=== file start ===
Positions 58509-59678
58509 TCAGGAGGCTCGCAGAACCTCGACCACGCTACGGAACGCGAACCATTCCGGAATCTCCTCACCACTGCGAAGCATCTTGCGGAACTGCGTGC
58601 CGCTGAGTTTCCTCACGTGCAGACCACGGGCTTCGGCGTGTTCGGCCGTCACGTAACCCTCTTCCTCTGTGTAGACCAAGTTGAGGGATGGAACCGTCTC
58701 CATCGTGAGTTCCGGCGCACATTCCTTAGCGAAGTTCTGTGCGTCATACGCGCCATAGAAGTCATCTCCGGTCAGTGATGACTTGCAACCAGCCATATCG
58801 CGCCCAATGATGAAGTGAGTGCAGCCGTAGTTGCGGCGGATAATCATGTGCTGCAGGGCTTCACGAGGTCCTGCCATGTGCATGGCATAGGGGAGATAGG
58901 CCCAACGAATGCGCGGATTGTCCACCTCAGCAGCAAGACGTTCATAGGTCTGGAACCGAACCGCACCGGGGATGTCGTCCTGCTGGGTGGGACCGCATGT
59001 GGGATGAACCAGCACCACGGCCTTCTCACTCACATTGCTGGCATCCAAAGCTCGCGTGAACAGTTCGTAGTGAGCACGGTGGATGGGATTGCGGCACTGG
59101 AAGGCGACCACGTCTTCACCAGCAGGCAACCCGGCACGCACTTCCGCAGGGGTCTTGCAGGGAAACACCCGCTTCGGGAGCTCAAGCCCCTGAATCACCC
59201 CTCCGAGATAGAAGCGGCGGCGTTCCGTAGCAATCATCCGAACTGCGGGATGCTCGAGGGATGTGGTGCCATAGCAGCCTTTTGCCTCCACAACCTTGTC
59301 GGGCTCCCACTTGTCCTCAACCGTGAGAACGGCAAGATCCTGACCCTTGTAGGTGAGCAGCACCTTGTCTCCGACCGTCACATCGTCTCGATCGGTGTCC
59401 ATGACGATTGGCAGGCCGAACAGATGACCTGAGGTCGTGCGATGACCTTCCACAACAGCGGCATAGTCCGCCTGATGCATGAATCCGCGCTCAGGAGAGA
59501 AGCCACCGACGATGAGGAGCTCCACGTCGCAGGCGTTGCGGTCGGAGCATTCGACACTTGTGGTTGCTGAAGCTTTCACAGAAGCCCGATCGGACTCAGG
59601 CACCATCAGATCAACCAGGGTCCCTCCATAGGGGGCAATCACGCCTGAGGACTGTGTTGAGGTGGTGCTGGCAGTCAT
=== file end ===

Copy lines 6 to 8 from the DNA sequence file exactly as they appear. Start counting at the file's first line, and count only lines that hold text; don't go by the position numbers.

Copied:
58901 CCCAACGAATGCGCGGATTGTCCACCTCAGCAGCAAGACGTTCATAGGTCTGGAACCGAACCGCACCGGGGATGTCGTCCTGCTGGGTGGGACCGCATGT
59001 GGGATGAACCAGCACCACGGCCTTCTCACTCACATTGCTGGCATCCAAAGCTCGCGTGAACAGTTCGTAGTGAGCACGGTGGATGGGATTGCGGCACTGG
59101 AAGGCGACCACGTCTTCACCAGCAGGCAACCCGGCACGCACTTCCGCAGGGGTCTTGCAGGGAAACACCCGCTTCGGGAGCTCAAGCCCCTGAATCACCC